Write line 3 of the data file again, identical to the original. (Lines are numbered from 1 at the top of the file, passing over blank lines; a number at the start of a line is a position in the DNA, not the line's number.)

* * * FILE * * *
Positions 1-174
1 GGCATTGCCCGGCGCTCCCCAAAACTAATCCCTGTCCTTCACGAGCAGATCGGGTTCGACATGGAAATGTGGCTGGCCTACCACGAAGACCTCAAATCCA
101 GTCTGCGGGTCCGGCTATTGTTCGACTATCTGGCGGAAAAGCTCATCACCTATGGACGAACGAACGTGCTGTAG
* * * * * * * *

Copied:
101 GTCTGCGGGTCCGGCTATTGTTCGACTATCTGGCGGAAAAGCTCATCACCTATGGACGAACGAACGTGCTGTAG